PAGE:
I think that we can all agree that getting a package delivered can be a wonderful moment. When that package is the first batch of circuit boards from your latest design, however, it is even better. All of the time you spent in simulation and design, followed by schematic capture, PCB layout, and analysis, is finally in your hands as working hardware. Pop the champagne cork, it’s time to celebrate—until somebody grabs a soldering iron to make a couple of changes.
I don’t mean to step on anyone’s toes here, but it is very common for those of us who spend most of our time on a computer screen to lack the most developed soldering skills. With just a simple slip of the soldering iron, it can be very easy to ruin those pristine—and expensive—new circuit boards. To help with this problem, here are some common soldering problems to avoid, along with a few practical suggestions on how to solder wires to a board.
Some of the Problems That Result From Poor Soldering
There are many reasons that poor solder joints are formed or even component or board damage occurs during hand soldering, but the cause of these contingencies can be broken down into four general areas:
- Soldering surfaces are not clean of oxidants or other contaminants.
- An insufficient amount of heat was applied to the solder joint.
- Too much heat was applied to the solder joint.
- An inappropriate amount of solder was used.
Any one of these issues (or a combination of them) can result in the following problems.
Cold solder joint
If an insufficient amount of heat is applied, the leaded solder joint will look dull—when load free solder is used, a dull appearance is common. This can happen if the iron was not hot enough or if it wasn’t applied long enough to bring the metal to a good melting temperature for the solder. This can cause a weakened joint that could interfere with electrical connectivity and possibly break.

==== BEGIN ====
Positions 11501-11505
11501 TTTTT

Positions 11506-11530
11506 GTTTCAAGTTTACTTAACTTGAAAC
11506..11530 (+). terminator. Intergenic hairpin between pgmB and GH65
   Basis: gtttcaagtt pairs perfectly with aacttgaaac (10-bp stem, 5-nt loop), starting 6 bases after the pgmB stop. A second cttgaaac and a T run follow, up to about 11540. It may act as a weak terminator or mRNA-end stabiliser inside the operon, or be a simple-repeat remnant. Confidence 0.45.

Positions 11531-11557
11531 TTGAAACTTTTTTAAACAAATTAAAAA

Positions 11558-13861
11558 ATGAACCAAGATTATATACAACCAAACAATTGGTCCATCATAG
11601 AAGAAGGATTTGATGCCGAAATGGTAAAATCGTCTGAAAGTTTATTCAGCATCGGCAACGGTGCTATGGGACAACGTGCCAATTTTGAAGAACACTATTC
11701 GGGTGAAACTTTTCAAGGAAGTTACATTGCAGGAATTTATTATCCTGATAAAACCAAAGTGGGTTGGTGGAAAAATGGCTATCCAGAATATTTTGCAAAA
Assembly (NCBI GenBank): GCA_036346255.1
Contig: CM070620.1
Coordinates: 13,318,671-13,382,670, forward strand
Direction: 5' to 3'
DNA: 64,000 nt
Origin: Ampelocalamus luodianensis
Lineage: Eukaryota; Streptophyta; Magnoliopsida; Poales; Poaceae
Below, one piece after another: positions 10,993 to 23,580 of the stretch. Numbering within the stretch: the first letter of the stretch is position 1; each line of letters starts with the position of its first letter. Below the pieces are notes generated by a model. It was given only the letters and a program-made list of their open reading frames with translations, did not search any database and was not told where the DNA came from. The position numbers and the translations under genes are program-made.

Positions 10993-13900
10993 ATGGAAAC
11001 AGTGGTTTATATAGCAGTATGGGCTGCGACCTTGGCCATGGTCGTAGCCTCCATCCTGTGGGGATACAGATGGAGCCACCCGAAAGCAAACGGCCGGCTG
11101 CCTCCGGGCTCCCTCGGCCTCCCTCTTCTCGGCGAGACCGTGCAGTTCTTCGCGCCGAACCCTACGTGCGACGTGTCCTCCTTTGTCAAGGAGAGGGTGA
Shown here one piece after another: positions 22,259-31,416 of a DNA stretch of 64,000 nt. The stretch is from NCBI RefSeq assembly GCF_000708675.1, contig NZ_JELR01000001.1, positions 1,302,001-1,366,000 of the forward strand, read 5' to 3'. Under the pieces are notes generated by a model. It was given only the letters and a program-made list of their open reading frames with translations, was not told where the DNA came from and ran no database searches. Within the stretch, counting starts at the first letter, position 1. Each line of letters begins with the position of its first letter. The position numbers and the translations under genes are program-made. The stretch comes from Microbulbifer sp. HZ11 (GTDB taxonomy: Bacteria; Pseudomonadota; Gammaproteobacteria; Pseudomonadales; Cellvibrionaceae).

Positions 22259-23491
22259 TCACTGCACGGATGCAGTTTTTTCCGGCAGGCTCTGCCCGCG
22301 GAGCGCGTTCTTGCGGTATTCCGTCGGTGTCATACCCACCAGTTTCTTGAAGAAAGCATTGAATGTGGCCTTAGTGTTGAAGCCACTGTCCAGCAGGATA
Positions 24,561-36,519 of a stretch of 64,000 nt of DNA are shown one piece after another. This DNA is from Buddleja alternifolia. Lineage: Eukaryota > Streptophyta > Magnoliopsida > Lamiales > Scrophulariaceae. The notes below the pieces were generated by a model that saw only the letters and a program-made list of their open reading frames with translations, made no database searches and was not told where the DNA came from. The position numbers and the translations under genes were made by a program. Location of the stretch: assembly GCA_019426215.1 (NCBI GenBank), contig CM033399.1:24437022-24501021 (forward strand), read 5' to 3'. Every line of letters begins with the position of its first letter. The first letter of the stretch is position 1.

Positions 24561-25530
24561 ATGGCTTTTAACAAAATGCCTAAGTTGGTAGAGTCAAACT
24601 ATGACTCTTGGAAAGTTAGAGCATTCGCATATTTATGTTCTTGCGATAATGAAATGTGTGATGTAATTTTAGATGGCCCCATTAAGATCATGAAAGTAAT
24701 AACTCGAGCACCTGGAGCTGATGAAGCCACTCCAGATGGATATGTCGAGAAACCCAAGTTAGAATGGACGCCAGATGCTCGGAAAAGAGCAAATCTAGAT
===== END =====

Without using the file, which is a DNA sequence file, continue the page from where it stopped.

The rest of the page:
These discolored joints can result from a soldering iron with too much power, a solderer who holds the iron in place for too long could, or contamination on the soldering surfaces that prevents the heat from transferring efficiently to the metal. If the excessive heat is caught early, any discoloration or burnt flux should clean up easily without further problems. But if the heat is left on the joint too long, it could cause physical damage to the copper traces and pads on the board.
With sufficient wetting, the solder should completely fill in the hole where a wire is being soldered or cover the entire exposed wire that is in contact with the pad. If the hole is not completely filled, gaps and spaces could remain that may break in the future like a cold solder joint. Insufficient wetting is usually caused by solder surface contamination.
Solder starved joint
An insufficient amount of solder used during soldering can result in a physically weak joint. Fortunately, this problem is easy to correct by reheating the joint and adding more solder.
If too much solder is added during soldering, a large deposit of solder may be left on the hole. While this may not initially seem concerning, excessive solder makes identifying bad solder joints nearly impossible. Excess solder could also bridge to other metal on the board and potentially cause a short circuit.y
In addition to bad solder joints, which can typically be repaired through good rework, damage to other components and circuitry on the board presents a much more severe problem associated with hand soldering. In these cases, the board must usually be scrapped resulting in additional manufacturing time and additional costs. This can easily happen when using a large soldering iron to access very small components. To avoid these issues, it is highly recommended that hand soldering not be attempted on complex, densely populated boards with small components where access or space for the soldering iron, tweezers or other tools is significantly limited.
Suggestions on How To Solder Wires to a Board
Here are some tips on how to successfully solder wires and components onto a circuit board.
Make sure that your circuit board surfaces, component leads, and any wires that you are going to solder are clean. With a new circuit board straight from your contract manufacturer, this shouldn’t be an issue. With older boards, however, oxidation or contaminants like oil, dust, or moisture on the board can create a problem during soldering. These residues should simply wipe off; if not, you may need to apply a chemical cleaner, such as isopropyl alcohol, to the circuit board. You also need to ensure that the tip of your soldering iron is clean and free of any oxidants or contaminants. This can be done by wiping the tip against a cleaning pad—and don’t forget to tin the tip with solder after cleaning it. Tinning protects the tip from oxidation and improves its ability to conduct heat.